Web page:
Overview

Online banking has been far and away the most vital touchpoint in an FI’s relationship with its customers for the past decade. But the rapid proliferation of mobile banking has irrevocably shifted consumers’ expectations around interaction with their primary financial institution: The chore of financial management is now implanted in our everyday lives, wherever we go. The trend toward mobile leaves digital strategists with an important question: Where does online banking fit? FIs looking to preserve the utility of online banking for an increasingly mobile audience must move beyond thinking about it as a transaction processor and instead prioritize features that highlight the characteristics unique to the online experience on PCs and laptops.

Key questions addressed in this report:

  • Where does online banking fit with the rise of mobile banking?
  • Will it remain a stalwart of customer interaction in the next five years, or will its purpose shift?
  • How can FIs design the online banking experience to best serve and augment an omnichannel experience in which mobile is increasingly the gateway?
  • What features and approaches will work best to maintain relevance of the online channel among Gen Y and older consumers?

Companies Mentioned: Apple, BBVA, Capital One, Facebook, Lending Club, Venmo, Mint

 

Methodology

The consumer data in this report is based primarily on information collected in two random-sample panels consisting of:

  • 8,525 consumers in an April/May 2015 online survey. The margin of sampling error is ±1.27%.
  • 3,000 consumers in a September 2015 online survey. The margin of sampling error is ±1.79%.

Longitudinal data is based on 31 random-sample panel surveys conducted between 2004 and 2015. Javelin instituted a number of methodological changes and improvements for this report:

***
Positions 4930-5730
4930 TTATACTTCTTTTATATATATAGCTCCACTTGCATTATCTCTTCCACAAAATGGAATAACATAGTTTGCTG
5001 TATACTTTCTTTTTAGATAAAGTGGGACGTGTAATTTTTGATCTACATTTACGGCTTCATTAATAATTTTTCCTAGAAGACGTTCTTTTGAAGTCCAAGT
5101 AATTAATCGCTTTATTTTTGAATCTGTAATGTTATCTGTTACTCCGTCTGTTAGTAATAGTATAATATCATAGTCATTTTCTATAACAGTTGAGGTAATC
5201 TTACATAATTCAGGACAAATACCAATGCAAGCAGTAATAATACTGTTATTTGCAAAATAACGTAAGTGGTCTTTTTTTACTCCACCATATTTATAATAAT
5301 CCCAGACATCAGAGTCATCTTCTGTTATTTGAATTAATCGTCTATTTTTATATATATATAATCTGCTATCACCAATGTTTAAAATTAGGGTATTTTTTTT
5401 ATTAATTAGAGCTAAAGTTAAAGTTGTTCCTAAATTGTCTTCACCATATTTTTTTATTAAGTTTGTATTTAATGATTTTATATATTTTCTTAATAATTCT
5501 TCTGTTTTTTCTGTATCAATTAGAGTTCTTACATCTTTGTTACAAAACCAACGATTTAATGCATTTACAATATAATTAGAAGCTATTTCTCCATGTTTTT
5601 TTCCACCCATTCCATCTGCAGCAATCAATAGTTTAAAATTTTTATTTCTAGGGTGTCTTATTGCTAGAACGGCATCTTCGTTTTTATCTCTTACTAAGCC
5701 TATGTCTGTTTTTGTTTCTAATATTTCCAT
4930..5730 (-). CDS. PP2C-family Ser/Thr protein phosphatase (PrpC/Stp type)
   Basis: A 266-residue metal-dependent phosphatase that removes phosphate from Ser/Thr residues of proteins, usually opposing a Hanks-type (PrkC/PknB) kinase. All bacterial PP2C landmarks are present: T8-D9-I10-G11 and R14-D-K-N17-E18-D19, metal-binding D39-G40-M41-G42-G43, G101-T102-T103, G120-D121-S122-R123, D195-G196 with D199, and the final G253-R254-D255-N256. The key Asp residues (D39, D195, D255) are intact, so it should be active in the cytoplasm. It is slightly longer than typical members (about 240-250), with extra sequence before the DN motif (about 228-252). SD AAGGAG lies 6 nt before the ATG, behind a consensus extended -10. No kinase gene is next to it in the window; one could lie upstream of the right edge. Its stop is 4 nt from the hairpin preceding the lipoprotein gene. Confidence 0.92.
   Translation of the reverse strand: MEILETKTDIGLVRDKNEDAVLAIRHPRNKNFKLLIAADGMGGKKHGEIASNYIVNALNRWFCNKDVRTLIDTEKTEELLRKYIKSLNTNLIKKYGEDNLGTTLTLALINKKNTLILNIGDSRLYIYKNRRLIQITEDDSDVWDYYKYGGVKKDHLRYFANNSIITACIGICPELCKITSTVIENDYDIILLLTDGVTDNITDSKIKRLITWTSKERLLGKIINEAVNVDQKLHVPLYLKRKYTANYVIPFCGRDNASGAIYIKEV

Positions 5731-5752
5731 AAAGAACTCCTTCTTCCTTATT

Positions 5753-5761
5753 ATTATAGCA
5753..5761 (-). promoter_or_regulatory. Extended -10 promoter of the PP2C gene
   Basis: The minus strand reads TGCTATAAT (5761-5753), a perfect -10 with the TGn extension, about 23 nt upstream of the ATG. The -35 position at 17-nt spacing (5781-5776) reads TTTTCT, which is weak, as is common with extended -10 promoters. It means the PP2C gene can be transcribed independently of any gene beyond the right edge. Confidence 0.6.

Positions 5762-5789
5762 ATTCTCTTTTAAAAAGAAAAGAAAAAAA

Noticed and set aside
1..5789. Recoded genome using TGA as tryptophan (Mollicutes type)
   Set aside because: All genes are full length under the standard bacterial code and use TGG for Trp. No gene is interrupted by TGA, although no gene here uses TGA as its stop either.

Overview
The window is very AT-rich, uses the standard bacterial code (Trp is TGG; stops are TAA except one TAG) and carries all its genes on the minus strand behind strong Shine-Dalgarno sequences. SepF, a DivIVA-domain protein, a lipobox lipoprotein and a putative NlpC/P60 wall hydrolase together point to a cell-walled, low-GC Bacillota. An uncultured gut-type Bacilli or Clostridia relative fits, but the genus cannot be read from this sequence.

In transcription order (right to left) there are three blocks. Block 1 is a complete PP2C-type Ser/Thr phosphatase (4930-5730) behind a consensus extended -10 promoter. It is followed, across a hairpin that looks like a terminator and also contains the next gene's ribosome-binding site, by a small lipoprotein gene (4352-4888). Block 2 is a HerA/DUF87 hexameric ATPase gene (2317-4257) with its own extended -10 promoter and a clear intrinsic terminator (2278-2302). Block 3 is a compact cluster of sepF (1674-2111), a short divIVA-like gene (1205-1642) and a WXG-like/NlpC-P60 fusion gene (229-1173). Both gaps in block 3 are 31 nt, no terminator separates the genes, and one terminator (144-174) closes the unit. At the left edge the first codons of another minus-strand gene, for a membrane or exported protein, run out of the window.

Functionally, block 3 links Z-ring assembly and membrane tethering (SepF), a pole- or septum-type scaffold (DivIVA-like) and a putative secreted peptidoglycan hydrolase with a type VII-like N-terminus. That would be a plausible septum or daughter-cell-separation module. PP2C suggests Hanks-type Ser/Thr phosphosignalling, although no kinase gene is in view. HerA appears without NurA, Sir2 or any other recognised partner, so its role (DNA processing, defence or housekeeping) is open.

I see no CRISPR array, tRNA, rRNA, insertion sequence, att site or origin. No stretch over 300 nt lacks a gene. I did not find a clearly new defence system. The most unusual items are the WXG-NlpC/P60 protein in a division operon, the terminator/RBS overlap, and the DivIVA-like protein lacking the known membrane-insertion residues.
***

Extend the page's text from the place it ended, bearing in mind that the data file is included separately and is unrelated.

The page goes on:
• All consumers vs. Internet users: Adjustments were made to include the segment of the population without Internet access, according to Pew Research data. Javelin surveys reach consumers with Internet access. In order to account for those without access to the survey, Javelin assumed the remainder of the population did not use online and mobile banking, and used branch, ATM, CSR, and IVR channels at the same rate as the survey population.
  • Consumers vs. households: Past Javelin forecasts have focused on household usage among those with primary or shared responsibility for managing household finances. This year’s forecast is a consumer forecast, and includes all US adults with a bank or credit union relationship.
  • Past 30 days vs. past year: In order to reflect the importance of frequent engagement in digital banking, Javelin adjusted the forecast from past-year usage to past-month.
  • Six channels vs. online banking only: As part of a review of Javelin’s 2004-2015 surveys, we included channel adoption for six banking channels, as opposed to previous reports, which focused only on online banking.

It is important to note that channel adoption is measured at the respondent’s self-identified primary financial institution. For more discussion of primary FI designation, please see Bank Switching: Combating ‘Silent Churn’ to Maximize Primary FI Status.16

The Moneyhawks Segmentation

Javelin’s retail banking customer segmentation incorporates scores of variables regarding demographics, banking behavior, and attitudes about relationships with FIs. Unlike approaches that use predetermined if/then rules regarding specific behaviors or demographic characteristics, Javelin employs sophisticated multivariate tools to develop a holistic segmentation based on multiple dimensions, resulting in homogeneous segments that differ from one another on such diverse criteria as how consumers prefer to interact with their FIs, what products and technologies they use, their needs and attitudes, and their financial value.